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These were cagey moves by KG

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By Julian Benbow and Gary Washburn
Garnett Makes Late Shot, Steal / April 20, 2011

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Everything about the last 19 seconds was a blur to Kevin Garnett.

That goes for the inbounds pass from Rajon Rondo, and the five dribbles he took to back down the Knicks’ Jared Jeffries and make the hook shot that gave the Celtics the lead.

It also goes for the pass from Carmelo Anthony that Jeffries had trouble handling, Garnett pouncing for the steal that helped seal the Celtics’ 96-93 Game 2 win over the Knicks at TD Garden.

“It’s crazy, I barely remember anything,’’ Garnett said. “I just remembered I had the steal, and at that point, I’m just reacting more than anything.’’

Garnett’s offense was spotty (12 points on 6-for-16 shooting), but in the clutch, he made two of the biggest plays of the night. The go-ahead basket came on a play the Celtics installed that morning in the walkthrough.

“KG struggled offensively, but we trust all of our guys,’’ coach Doc Rivers said. “We drew up a play and it was for Kevin or Paul [Pierce]. If they tried to deny the ball to Paul, I told Rondo that means Kevin has to be open because there’s only a certain amount of bodies on the floor.’’

Garnett had tried to back Jeffries down earlier in the fourth quarter, and Jeffries poked the ball loose from behind (his only steal of the night). He didn’t want to let it happen again.

“I really wasn’t in a nice rhythm, to be honest,’’ Garnett said. “I was just taking what he was giving me. I’ve been in this situation a couple times. I think earlier he had gotten a poke, where he poked the ball from behind, and that wasn’t going to happen twice. So I just remained calm and went to a shot I know I could make.’’

Bench struggles The Celtics’ bench continued to struggle. And being outscored by the Knicks reserves, 23-14, was the least of the concerns.

When Rivers subbed Nenad Krstic and Jeff Green in for Garnett and Pierce with 3:59 left in the first quarter, the Celtics had just wrapped up an 8-2 burst. They went ahead, 23-13, when Ray Allen hit a 3-pointer with 2:45 left, and then the bench squandered the 10-point lead.

“Sometimes I think guys are worried about getting their points and getting the ball,’’ Pierce said. “The main focus should be on the defensive end and things will happen for them. They have to be our energy group out there, causing turnovers, rebounding. So hopefully we can get them to understand that and they’ll be better as the series goes on.’’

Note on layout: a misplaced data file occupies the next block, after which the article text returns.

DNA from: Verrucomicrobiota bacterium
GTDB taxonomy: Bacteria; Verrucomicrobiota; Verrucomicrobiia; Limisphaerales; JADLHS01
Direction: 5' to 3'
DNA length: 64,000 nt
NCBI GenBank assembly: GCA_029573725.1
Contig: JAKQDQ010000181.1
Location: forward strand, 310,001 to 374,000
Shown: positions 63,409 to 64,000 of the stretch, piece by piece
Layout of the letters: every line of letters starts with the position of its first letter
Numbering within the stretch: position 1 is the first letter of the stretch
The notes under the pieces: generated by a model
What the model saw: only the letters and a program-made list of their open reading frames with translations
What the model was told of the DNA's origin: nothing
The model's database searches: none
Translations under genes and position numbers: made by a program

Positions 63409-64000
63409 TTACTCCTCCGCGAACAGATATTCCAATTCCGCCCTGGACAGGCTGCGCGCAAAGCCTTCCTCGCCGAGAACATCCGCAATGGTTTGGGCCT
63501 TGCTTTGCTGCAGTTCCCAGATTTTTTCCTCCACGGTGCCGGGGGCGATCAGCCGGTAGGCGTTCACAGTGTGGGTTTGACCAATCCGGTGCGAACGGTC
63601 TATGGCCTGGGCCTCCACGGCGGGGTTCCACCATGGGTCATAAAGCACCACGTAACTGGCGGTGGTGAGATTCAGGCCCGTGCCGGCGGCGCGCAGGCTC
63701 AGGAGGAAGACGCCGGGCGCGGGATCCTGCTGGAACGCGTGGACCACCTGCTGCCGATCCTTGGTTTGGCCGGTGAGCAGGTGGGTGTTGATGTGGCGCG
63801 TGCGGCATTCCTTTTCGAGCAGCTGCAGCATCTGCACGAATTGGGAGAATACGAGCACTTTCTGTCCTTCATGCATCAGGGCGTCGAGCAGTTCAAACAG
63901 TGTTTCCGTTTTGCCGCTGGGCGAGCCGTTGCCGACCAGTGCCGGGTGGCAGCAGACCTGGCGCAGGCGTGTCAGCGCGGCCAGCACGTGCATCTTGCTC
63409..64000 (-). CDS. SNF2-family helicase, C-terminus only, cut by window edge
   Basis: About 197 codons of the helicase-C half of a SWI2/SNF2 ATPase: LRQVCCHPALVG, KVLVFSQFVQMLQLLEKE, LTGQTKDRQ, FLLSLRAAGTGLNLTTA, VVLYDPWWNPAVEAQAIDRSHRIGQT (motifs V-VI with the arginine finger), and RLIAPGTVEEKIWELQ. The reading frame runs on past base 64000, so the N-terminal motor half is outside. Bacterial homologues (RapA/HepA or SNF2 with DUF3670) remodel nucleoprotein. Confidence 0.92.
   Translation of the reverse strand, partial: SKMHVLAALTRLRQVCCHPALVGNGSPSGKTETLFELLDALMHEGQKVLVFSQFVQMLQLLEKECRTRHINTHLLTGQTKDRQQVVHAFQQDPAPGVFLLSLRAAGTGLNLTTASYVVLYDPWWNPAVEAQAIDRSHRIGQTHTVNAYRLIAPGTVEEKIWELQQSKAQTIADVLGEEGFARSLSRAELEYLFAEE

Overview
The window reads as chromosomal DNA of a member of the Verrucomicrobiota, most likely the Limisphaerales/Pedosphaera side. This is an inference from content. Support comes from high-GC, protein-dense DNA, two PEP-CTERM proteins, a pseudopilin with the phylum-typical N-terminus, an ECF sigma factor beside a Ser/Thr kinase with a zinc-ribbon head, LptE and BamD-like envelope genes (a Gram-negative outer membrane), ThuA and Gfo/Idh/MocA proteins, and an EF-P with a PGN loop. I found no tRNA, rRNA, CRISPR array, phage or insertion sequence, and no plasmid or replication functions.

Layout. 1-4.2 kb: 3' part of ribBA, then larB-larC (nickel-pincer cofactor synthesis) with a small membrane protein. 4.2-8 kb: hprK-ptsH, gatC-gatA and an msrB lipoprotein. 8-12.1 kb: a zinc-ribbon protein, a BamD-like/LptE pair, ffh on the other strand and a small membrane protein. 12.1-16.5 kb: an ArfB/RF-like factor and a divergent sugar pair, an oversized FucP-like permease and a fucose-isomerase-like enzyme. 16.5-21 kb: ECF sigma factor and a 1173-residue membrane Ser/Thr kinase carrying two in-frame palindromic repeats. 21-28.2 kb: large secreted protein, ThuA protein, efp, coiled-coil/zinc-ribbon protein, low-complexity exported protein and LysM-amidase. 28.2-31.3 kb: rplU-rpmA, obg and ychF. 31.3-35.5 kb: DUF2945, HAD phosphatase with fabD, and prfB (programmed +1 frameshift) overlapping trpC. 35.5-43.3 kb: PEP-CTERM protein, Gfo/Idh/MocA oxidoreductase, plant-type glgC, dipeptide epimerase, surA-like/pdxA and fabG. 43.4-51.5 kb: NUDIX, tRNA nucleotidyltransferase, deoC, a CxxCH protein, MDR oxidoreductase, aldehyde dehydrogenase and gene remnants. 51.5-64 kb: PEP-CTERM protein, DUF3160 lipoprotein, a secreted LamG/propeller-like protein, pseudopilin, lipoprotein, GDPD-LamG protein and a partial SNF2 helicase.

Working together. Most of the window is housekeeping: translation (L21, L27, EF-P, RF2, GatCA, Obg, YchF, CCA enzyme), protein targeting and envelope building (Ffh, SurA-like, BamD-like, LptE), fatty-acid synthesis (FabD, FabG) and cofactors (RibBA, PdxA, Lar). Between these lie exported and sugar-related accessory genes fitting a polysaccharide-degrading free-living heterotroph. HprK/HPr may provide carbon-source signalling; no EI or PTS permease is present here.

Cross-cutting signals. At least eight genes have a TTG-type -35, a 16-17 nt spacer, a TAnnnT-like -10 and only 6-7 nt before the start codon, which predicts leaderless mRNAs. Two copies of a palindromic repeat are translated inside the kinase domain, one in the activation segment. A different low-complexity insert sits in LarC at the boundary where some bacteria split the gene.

Amar’e Stoudemire got 3-point plays to close the first quarter by drawing fouls on Green and Glen Davis.

“Carmelo, at that point, hadn’t been scoring,’’ Rivers said. “Amar’e was physically struggling, you could see it. And the bench came in and Carmelo caught fire.’’

Seeking better way Rivers was happy with the win but was clearly upset with certain aspects of it, particularly the 24 second-chance points the Celtics allowed and the minus-16 rebounding margin.

“Because we had to go trap, we were one less guy on the glass,’’ Rivers said. “So we’ve got to figure out a better way. They were flying to the glass. They knew they didn’t have their guys and they were going for it.’’

Outside of Garnett, no Celtic had more than Davis’s six rebounds.

“It’s not that we didn’t play hard,’’ Rivers said. “We played hard. But we’ve got to play better and smarter. Hard is great. Hard and smart is much better.’’

Knicks talk to NBA The Knicks did more than complain about two non-calls in the final minute of Game 1. They sent tape of the controversial plays to the league office, according to an NBA source. The Knicks had problems with Garnett’s collision with Toney Douglas that preceded Allen’s winning 3-pointer with 11.6 seconds left. And they also pointed out to the NBA that Delonte West ran onto the court after Allen’s trey to chest bump him. The Knicks wanted a technical foul for six players on the court. According to the source, the NBA admitted that Garnett’s trip of Douglas, who was chasing Allen, was a foul. West’s running onto the court would have had to have been ruled a delay of game . . . Davis finished fourth in the balloting for the NBA Sixth Man Award, which was won by Lakers forward Lamar Odom. “He’s done a nice job,’’ Rivers said. “Obviously, earlier in the year, he was really good, and I thought he kind of tapered off in the end and has been up and down.’’ Davis averaged 11.7 points and 5.4 rebounds as the first man off the bench for the Celtics.

Julian Benbow can be reached at jbenbow@globe.com.

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